Right to Work legal challenge could determine if companies are allowed to hand over sensitive employee information to aggressive union organizers
Washington, DC (November 13, 2013) – Wednesday morning, National Right to Work Foundation staff attorneys will argue a case before the United States Supreme Court that could determine what kind of organizing assistance union officials can receive from a targeted company during coercive card check unionization schemes.
The case, Mulhall v. UNITE HERE, could determine whether union organizers can receive workers’ personal information and other valuable organizing tools in exchange for concessions at employees' expense. Jamie Raskin, professor at American University law school, was quoted in the Washington Examiner as stating "This is by far the most important labor case in a generation."
In 2004, UNITE HERE Local 355 and Mardi Gras Gaming entered into an agreement in which union officials promised to devote over one hundred thousand dollars to help pass a gambling ballot initiative and guaranteed not to picket, boycott, or strike against Mardi Gras facilities.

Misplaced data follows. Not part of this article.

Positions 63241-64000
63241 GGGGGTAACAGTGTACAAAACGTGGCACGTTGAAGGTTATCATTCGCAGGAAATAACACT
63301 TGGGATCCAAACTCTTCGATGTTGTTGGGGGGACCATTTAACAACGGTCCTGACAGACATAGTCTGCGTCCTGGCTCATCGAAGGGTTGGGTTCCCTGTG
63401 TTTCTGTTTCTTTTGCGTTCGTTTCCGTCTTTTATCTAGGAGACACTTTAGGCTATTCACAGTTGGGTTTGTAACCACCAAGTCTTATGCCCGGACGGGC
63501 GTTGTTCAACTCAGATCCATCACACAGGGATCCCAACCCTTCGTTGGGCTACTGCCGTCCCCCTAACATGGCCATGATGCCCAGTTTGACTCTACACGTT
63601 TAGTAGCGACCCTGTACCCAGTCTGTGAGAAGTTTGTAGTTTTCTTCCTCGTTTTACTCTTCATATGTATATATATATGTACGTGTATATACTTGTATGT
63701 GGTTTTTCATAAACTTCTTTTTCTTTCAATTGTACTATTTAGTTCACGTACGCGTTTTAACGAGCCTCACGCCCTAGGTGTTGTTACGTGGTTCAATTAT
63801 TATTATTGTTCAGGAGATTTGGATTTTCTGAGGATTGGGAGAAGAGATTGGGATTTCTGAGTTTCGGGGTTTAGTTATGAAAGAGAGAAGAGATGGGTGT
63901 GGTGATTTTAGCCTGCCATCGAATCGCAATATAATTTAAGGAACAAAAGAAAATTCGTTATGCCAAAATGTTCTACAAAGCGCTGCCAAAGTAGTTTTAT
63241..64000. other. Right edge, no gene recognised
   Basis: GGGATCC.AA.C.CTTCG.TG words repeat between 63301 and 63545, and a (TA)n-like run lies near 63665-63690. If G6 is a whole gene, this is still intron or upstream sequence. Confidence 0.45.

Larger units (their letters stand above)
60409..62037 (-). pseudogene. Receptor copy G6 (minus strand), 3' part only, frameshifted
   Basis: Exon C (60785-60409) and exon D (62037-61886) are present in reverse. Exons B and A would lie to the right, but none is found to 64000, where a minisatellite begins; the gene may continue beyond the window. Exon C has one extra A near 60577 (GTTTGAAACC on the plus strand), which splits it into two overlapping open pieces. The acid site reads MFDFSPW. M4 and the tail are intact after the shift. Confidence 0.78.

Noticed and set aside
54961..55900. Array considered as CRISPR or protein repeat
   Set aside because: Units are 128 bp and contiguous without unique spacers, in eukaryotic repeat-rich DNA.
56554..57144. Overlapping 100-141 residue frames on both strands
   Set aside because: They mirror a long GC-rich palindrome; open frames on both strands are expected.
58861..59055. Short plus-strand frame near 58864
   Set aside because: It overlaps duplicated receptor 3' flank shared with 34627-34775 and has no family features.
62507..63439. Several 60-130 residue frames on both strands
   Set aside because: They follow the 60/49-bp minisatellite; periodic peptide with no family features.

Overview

In return, Mardi Gras agreed to give union operatives workers' personal contact information (including home addresses), grant them access to company facilities during a coercive 'card check' organizing campaign, refrain from informing workers about the impact of unionization, and refrain from requesting a federally-supervised secret ballot election to determine whether employees unionized.
Under the Labor Management Relations Act, employers are prohibited from handing over "any money or other thing of value" to union organizers, a provision that is supposed to prevent union officials from selling out workers' rights in exchange for corporate support of unionization.
Mark Mix, president of the National Right to Work Foundation, issued the following statement:
"Instead of relying on the traditional shop-floor organizing methods, union officials are increasingly cutting backroom deals with company management that allows both sides to sell out the workers. Workers' freedom of association and free choice should not be a bargaining chip. Over the years, National Right to Work Foundation staff attorneys have assisted many workers from across the country who were victims of card check instant organizing and neutrality agreements.
"We feel strongly that what happened in this case is a perfect example of the corrupt dealings that the Labor Management Relations Act was enacted to outlaw. We hope the Court will agree and decide that union officials' top-down organizing campaigns targeting workers are designed to obtain 'a thing of value' and thus illegal under federal law."